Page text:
Many employers across all sectors are already working to support employees with a caring role because they see the benefits it brings to their businesses.

Many of the adjustments an employer can make have no or small direct cost implications. On this page of our e-learning course, you will find more information about what you can do to secure the sustainability and health of your company by being a carer-friendly employer.


1.1. - Introduction

Currently, over 3 million people juggle paid work with unpaid caring responsibilities.

Statistically, if you employ 10 staff at least one person will be juggling work with a caring role. If you employ 100 staff over 10 will have a caring role.

Across the UK more people than ever are living with a disability and or long-term health conditions and the number will only increase over the next 20 years. Government cuts to Local Authority budgets mean that we are seeing reductions in services they offer to disabled people and those with long-term health conditions. This increases the pressure on families to provide the necessary care and support.

Businesses are now feeling the impact as one in five working carers (skilled and experienced staff) have to give up work to provide care to a family member or friend. That is a huge cost to businesses and one which can be reduced.

Added to this we have an aging workforce (with later state pension ages) and fewer young people entering the jobs market. The impact of Brexit on the jobs market is not fully known or understood but indications are that it may be more difficult to attract staff with the skills and experience businesses need to enable them to grow.

Many employers across all sectors are already working to support employees with a caring role because they see the benefits it brings to their businesses. Many of the adjustments an employer can make have no or small direct cost implications.

The proven benefits include;

  • Reduction in sick leave and absenteeism
  • Increased staff loyalty
  • Better staff morale and productivity increase
  • Being seen as an employer that cares about its staff makes it more attractive to existing staff and more attractive to recruits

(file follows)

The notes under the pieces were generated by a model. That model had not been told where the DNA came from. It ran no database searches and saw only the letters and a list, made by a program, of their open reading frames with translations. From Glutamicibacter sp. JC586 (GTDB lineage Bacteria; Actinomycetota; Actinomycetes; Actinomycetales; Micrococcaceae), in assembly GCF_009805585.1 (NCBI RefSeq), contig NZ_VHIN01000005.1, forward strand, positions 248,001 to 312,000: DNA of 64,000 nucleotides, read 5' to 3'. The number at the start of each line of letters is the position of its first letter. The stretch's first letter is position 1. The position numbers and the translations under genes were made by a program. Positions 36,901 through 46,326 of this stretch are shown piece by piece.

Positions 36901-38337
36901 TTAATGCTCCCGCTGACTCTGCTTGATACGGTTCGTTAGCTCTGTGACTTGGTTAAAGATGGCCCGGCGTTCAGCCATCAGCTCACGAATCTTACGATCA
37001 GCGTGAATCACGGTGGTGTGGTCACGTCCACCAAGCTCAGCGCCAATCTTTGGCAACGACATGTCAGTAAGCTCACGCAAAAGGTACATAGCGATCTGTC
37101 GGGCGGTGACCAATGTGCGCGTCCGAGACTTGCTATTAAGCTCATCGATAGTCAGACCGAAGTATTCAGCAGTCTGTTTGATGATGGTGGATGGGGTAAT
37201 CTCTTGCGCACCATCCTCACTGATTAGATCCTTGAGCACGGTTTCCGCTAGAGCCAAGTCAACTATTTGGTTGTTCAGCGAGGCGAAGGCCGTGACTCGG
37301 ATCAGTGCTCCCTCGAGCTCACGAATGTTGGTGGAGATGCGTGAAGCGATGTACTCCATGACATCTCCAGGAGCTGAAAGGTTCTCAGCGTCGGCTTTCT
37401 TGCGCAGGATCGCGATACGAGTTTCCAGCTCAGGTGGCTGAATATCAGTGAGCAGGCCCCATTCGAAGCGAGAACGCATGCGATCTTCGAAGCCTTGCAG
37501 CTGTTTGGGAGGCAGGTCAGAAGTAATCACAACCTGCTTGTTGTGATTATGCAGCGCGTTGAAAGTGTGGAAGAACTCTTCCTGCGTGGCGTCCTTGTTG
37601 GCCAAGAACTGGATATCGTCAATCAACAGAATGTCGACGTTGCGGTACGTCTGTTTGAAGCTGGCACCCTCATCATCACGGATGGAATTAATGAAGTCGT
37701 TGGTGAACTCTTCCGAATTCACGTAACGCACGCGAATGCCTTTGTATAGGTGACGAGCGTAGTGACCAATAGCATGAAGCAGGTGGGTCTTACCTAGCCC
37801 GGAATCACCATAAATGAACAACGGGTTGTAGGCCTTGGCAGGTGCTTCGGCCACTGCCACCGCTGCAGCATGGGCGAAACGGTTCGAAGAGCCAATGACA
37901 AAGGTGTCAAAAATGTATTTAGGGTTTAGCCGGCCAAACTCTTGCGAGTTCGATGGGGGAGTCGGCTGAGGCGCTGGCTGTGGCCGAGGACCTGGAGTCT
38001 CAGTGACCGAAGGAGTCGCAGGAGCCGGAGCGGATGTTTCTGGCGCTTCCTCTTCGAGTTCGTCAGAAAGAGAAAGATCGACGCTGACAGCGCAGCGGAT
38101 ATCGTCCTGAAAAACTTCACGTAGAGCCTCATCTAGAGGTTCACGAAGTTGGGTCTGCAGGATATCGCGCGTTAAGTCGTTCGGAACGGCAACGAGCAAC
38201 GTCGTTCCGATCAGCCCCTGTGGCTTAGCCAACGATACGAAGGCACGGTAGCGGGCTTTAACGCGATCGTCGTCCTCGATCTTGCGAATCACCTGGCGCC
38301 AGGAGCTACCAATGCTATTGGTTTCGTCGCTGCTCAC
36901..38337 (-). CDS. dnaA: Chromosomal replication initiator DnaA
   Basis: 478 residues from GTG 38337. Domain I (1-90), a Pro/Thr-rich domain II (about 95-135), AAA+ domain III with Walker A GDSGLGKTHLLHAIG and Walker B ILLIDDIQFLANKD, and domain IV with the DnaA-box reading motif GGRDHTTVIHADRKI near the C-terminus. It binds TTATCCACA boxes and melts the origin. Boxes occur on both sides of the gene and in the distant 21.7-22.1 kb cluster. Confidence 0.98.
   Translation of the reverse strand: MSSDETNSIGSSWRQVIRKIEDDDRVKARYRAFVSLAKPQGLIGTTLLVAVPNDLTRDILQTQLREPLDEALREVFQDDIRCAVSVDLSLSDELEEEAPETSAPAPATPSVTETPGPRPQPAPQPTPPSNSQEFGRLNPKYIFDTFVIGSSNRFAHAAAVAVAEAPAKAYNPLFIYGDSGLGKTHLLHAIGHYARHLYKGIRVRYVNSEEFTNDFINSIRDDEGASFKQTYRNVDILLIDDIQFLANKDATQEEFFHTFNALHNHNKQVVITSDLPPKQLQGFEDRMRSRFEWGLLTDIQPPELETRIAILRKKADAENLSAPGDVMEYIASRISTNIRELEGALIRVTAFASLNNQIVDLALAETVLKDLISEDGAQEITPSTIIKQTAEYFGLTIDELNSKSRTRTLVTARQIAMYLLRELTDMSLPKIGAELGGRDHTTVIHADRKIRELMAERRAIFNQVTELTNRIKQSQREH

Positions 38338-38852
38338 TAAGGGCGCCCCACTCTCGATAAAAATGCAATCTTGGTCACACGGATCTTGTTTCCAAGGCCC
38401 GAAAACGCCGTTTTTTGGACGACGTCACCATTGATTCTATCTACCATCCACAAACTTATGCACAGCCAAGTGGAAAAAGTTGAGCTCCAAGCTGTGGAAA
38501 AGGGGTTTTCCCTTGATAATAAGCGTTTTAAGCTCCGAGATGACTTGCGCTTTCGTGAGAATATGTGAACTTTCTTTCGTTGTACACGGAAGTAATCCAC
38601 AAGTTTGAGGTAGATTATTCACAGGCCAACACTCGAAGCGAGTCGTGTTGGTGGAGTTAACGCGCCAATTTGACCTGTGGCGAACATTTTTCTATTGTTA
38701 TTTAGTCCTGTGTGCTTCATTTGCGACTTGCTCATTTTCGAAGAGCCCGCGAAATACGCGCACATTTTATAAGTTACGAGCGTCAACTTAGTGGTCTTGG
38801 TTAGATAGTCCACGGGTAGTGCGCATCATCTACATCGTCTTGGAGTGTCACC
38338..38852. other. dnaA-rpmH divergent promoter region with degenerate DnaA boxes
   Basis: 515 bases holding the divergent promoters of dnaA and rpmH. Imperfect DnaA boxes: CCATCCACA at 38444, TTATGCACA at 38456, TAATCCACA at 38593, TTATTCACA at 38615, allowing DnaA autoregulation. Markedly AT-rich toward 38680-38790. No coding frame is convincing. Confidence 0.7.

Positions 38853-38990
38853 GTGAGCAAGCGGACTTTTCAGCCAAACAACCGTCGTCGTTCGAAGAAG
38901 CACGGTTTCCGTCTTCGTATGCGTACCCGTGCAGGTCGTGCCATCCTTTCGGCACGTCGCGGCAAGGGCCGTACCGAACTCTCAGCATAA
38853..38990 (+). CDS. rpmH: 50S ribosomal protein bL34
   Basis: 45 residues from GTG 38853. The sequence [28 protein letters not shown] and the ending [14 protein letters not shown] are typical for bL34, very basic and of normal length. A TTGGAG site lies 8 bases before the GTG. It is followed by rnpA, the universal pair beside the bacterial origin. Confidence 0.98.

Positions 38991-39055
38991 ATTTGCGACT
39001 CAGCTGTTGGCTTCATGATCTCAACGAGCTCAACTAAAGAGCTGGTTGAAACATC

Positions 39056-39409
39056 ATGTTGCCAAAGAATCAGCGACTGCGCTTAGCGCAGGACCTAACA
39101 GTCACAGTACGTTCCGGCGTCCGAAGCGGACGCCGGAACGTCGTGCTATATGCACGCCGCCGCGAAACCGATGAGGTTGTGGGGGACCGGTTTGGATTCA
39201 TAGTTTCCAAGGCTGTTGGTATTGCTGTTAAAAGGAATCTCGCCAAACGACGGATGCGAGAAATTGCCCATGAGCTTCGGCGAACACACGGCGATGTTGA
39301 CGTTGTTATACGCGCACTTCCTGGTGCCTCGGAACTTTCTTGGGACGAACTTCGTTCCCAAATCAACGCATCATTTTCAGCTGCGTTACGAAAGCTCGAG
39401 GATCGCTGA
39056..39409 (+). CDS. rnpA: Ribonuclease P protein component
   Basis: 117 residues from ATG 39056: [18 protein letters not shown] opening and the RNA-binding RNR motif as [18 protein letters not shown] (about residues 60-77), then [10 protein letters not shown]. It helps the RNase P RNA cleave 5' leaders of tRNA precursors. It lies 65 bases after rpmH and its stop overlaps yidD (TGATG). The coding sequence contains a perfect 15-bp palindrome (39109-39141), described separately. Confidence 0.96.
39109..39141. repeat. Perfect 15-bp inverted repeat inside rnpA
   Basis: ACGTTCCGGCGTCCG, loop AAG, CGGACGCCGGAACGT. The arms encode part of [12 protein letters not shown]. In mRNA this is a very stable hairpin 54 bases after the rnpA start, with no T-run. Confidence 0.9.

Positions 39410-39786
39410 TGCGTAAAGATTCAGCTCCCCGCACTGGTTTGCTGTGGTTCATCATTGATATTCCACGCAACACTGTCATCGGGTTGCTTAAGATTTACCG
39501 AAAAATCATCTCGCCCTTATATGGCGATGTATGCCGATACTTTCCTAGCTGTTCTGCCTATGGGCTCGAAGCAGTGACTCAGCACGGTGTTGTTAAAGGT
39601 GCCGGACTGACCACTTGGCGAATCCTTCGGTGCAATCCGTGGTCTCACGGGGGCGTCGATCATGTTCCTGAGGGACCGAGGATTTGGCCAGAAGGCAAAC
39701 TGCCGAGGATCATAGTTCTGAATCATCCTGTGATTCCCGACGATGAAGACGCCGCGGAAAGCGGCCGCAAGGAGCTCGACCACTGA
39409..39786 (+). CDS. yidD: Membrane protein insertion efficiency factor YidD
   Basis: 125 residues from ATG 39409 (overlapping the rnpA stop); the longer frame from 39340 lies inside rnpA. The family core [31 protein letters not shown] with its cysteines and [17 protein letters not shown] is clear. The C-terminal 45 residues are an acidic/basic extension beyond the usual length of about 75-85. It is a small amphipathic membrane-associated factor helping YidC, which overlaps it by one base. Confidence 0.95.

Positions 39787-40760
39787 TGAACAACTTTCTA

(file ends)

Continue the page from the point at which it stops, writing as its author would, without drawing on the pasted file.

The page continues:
So what we know is that every employer, every business, is likely to have employees who have a caring role and the number will only grow over the next 20 years.

In this part of our e-learning course, you will find more information about what you can do to secure the sustainability and health of your company by being a carer-friendly employer.

Back to Contents

1.2. - What is a Carer?

We all know someone who is a carer; they just might not recognise themselves as one.

A Carer is someone who cares for a friend or family member who due to illness, disability, a mental health problem, or an addiction, cannot cope without their support. The care they provide is unpaid.

A carer may be a parent, husband or wife, son or daughter, friend, or neighbor who provides support to someone regularly. In addition to providing care, Working Carers are also in employment.

Back to Contents

1.3. What Carers do

Carers come from very diverse backgrounds and have very different caring circumstances. The nature and intensity of their caring role can vary greatly depending upon the condition of the cared for.

Some carers might provide a couple of hours of care a week to a friend with mental health problems, whilst others assist around the clock to a family member with a physical disability or dementia.

Some carers don’t live with the person they cared for and this often can increase the time commitment with additional travel.

Some carers assist with personal care to a disabled child, others provide emotional support to an elderly friend.

Some carers play an important role in accessing medical treatment including taking care of appointments and administering their medications. Mostly a caring role involves the coordination of services, liaising with professionals, and filling application forms for benefits or other entitlements.

For some carers, their role changes over time. Sometimes the cared for no longer needs care, but sometimes only a couple of hours of care can gradually increase to providing up to 40 hours or more of care.

Caring tasks can include the following duties:

  • Practical household tasks such as shopping, cooking, cleaning, gardening, paying bills, and financial management
  • Personal care such as bathing, dressing, lifting, administering medication, and collecting prescriptions
  • Emotional support such as listening, offering advice, and friendship